Welcome to the home of the "French Paradox"! My trip to Cahors with Malbec Days was sponsored by the AOC - and they hosted over 100 wine professionals from around the world. They were obviously on a mission to spread the word about what makes the region special, but it was also intriguing to see what the perception was of the job WE are doing as ambassadors in the wine world.
Here is my small group from the USA, with our fearless leader, Michael Littleton of Bird Rock Imports, my liason for many great Southern French wines. We are standing on the edge of the Lot River, the heart of the region.
Here is a great video of our program, featuring clips from some pretty great US Sommeliers:
I went to a seminar projecting Malbec's future internationally with wineries who grow the grape in the United States, Chile, Argentina, New Zealand, Australia, South Africa, and France. The counries with the smallest number of growers of Malbec were New Zealand (21) and South Africa (25), but they are also learning how to compete in the global market.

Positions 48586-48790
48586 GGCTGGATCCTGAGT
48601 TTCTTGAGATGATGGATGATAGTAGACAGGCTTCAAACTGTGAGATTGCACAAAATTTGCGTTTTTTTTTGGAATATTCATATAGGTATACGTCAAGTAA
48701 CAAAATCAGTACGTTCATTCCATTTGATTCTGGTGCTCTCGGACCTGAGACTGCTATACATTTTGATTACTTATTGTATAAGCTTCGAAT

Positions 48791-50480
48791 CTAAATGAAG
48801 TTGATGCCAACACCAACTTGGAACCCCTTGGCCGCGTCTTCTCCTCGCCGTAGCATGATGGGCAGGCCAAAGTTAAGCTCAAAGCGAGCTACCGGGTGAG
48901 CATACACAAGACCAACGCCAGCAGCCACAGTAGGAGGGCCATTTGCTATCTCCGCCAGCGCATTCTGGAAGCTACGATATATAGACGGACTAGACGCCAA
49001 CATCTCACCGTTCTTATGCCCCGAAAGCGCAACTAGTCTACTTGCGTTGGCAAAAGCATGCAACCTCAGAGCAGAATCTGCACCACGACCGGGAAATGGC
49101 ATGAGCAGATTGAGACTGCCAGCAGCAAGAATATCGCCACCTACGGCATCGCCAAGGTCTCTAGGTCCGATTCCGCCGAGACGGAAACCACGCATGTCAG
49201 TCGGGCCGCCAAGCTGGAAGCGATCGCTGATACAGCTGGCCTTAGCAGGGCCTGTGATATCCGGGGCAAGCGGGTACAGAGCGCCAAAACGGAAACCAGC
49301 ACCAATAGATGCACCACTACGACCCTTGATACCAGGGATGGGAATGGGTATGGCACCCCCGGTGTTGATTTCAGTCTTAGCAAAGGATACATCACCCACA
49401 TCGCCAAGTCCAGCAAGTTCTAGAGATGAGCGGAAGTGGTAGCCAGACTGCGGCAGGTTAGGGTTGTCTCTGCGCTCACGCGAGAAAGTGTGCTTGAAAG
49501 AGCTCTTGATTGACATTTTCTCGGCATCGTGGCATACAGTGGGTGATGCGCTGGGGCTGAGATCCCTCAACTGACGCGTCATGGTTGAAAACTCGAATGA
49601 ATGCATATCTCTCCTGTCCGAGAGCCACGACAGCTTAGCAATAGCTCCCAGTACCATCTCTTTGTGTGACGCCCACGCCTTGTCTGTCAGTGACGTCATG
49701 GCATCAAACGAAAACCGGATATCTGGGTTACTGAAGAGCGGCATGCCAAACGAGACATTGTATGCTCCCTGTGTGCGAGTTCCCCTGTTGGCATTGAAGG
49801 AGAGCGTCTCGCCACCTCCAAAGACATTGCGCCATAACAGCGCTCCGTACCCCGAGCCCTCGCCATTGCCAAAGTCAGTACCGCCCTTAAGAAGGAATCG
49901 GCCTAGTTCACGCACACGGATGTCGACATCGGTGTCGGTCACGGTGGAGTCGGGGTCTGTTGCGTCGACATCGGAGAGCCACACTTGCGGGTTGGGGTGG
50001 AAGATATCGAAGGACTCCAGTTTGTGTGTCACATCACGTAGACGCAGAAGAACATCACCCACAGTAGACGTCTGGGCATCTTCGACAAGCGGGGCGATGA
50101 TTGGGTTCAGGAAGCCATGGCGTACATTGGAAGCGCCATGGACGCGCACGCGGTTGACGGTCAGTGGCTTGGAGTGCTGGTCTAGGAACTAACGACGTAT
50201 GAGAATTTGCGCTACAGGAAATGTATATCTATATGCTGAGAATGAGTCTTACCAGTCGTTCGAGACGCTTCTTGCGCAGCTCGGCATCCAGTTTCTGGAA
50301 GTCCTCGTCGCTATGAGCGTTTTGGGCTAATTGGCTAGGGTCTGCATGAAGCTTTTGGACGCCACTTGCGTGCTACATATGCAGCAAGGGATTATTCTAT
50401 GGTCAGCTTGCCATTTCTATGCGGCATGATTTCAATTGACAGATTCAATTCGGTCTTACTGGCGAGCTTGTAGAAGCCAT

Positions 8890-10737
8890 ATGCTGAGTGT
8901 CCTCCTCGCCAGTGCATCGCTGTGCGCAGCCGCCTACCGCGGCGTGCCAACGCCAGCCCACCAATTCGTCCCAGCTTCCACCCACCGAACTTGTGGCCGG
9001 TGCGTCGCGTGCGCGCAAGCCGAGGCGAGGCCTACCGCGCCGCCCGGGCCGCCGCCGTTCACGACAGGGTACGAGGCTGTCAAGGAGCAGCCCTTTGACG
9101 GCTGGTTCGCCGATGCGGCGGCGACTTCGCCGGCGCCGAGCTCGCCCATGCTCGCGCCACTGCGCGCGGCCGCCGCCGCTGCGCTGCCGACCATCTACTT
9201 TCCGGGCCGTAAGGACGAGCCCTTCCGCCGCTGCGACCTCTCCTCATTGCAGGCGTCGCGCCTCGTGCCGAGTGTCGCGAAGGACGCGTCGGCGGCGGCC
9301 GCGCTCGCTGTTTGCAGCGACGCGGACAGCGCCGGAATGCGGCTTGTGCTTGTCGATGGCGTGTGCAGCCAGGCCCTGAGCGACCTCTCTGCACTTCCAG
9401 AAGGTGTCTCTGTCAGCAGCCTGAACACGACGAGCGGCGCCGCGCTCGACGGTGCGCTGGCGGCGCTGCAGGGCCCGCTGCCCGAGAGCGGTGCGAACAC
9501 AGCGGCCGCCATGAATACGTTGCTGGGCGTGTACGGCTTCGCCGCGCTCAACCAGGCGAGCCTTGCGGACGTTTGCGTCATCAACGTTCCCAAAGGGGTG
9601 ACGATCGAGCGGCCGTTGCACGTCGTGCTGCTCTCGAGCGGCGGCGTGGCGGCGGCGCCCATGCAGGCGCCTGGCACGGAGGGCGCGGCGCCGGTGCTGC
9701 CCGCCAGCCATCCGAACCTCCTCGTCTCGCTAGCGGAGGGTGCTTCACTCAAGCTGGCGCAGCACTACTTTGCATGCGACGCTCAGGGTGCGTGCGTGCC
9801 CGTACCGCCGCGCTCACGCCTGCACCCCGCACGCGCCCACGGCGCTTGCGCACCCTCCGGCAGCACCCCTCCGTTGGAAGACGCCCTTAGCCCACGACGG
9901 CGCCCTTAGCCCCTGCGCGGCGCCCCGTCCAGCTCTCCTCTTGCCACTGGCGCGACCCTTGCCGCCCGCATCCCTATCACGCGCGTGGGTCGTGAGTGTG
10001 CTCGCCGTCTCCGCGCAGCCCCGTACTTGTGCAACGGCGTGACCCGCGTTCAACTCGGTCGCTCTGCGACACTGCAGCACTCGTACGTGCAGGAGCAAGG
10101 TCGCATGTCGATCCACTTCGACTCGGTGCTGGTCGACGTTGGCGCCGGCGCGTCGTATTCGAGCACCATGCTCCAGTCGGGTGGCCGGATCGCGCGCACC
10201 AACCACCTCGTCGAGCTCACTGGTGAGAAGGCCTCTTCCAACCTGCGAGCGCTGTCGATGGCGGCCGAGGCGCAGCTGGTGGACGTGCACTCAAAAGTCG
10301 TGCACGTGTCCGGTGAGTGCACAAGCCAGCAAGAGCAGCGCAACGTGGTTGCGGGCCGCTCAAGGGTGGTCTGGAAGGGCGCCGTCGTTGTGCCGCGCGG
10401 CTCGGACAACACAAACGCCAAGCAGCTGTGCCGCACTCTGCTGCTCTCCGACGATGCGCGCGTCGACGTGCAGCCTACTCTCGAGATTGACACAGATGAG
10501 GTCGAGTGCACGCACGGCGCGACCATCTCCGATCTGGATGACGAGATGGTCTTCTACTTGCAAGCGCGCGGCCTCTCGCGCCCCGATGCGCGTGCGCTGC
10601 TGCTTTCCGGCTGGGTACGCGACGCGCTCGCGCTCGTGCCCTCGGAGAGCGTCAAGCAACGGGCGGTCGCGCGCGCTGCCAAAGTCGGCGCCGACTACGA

Enthusiast magazine, we were reminded why people hate selling wines in our country. Roger explained that Americans "buy with their eyes and dollar signs." Where most consumers search for quality within their budget, we buy by label, then price, and THEN consider if the wine is good. Sight is more important than taste. Also wines over $15 are hard to sell in the US, and most French wine is higher than that level. Another hurdle to overcome is that so few Americans speak French; Roger suggested it would be easier to sell French wines with Spanish labels!
-Malbec has been grown in Chile longer than Argentina
-In the US, it is grown in CA, WA, OR,NY, VA, CO, and NJ
-In 2014, its only mention on social media was on Twitter
-There are 120 growers currently with plantings in Australia
-It was in a famous drink made in Russia in the 1700s
-1/4 of all the wine grown in Argentina is Malbec